President Donald Trump signed an executive order on Tuesday to reform the welfare system to make the present work requirements stronger and create more such requirements, among other things. From the Hill (emphasis added):
The order does not detail which specific programs will be subject to such requirements.
Instead, Trump’s executive order calls on the heads of the departments of Treasury, Agriculture, Commerce, Labor, Health and Human Services, Housing and Urban Development, Transportation and Education to review public assistance programs within their agencies.
Those department heads are expected to submit a report within 90 days with a list of recommended changes to achieve Trump’s goals, according to the executive order.
The order, “Reducing Poverty in America by Promoting Opportunity and Economic Mobility,” promotes marriage in addition to work as a way to escape poverty.
Last September, President Trump restored the work requirement for certain recipients in the Temporary Assistance for Needy Families program, which the former president had waived.
Star Parker, founder and president of the Center for Urban Renewal and Education, was a consultant on the 1996 welfare reform bill. Star had this to say in 2012 after Obama waived the work requirement:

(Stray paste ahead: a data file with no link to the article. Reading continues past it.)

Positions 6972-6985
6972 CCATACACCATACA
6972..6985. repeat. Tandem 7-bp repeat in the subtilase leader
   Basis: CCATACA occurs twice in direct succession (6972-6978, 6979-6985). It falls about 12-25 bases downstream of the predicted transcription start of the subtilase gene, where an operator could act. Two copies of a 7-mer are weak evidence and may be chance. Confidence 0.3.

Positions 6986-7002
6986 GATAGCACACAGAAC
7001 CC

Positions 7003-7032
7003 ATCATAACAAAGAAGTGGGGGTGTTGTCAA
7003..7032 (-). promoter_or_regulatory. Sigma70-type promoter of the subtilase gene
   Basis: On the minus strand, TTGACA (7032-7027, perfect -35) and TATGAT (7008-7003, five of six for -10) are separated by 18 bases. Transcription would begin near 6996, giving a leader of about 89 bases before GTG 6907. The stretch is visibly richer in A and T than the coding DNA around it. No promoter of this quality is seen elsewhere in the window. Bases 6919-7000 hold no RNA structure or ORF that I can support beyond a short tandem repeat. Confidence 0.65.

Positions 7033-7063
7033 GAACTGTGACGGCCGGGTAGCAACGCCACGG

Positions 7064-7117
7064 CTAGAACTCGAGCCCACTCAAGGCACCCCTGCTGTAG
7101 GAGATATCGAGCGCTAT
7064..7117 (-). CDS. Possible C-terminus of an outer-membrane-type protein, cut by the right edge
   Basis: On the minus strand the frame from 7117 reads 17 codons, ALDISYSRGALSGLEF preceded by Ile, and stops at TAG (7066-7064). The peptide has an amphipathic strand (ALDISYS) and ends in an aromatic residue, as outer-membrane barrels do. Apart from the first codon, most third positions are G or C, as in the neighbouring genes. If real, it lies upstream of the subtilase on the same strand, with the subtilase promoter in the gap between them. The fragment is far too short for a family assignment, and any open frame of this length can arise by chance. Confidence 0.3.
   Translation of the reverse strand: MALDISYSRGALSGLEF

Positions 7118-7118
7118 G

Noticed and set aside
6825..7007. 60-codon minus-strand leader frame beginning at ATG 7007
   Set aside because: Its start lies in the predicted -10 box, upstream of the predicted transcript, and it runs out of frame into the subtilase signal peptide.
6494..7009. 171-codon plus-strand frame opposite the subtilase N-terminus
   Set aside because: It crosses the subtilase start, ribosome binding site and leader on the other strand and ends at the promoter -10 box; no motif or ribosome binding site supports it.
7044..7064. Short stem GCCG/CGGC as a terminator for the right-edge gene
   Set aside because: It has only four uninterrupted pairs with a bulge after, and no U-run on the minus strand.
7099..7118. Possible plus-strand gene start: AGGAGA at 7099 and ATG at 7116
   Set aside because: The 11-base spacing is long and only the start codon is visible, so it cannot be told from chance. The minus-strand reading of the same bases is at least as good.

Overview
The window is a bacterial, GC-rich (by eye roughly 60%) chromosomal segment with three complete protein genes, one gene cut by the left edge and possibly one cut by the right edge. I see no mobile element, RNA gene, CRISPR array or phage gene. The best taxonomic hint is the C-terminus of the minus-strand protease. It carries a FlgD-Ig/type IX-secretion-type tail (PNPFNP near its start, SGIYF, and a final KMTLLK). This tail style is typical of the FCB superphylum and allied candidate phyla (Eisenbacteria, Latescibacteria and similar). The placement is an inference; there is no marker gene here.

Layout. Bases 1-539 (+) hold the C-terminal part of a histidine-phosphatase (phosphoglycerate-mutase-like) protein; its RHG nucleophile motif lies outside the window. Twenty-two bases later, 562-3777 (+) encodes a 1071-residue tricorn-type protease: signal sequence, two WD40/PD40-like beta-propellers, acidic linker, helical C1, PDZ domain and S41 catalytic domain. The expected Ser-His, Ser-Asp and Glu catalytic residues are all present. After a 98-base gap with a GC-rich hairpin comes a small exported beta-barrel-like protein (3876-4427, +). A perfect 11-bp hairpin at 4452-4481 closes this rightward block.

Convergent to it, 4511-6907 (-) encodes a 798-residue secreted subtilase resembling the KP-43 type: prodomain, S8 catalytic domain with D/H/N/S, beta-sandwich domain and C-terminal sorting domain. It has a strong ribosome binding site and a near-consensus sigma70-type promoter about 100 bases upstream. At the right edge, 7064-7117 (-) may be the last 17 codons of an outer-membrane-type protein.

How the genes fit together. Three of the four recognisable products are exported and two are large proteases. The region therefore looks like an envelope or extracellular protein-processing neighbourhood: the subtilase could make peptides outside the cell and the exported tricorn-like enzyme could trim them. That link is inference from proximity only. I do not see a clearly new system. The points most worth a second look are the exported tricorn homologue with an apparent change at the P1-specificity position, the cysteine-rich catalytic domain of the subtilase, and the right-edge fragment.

We were very successful with the work requirements in welfare reform. The women were successful. We’re talking 5 million women and 9 million children whose lives changed because of work requirements. These children, for the first time in their lives, had an opportunity in America to be prosperous because of their mom bringing in more than the welfare would pay.
I think that the women now know what freedom looks like and tastes like and they’re not going back. I don’t think that because they’ve changed the work requirement poor women are going to stop working.[W]hen you promise somebody that you’re going to take care of them from womb to tomb, the end result is larger numbers dependent, which is what’s happening in food stamps and more bankruptcy, if you will, for our government coffers. We’re not going to be able to limit the size and scope of government, reduce that size, if we continue to allow for these out-of-control poverty programs.
Featured photo credit: Gage Skidmore – Wikimedia Commons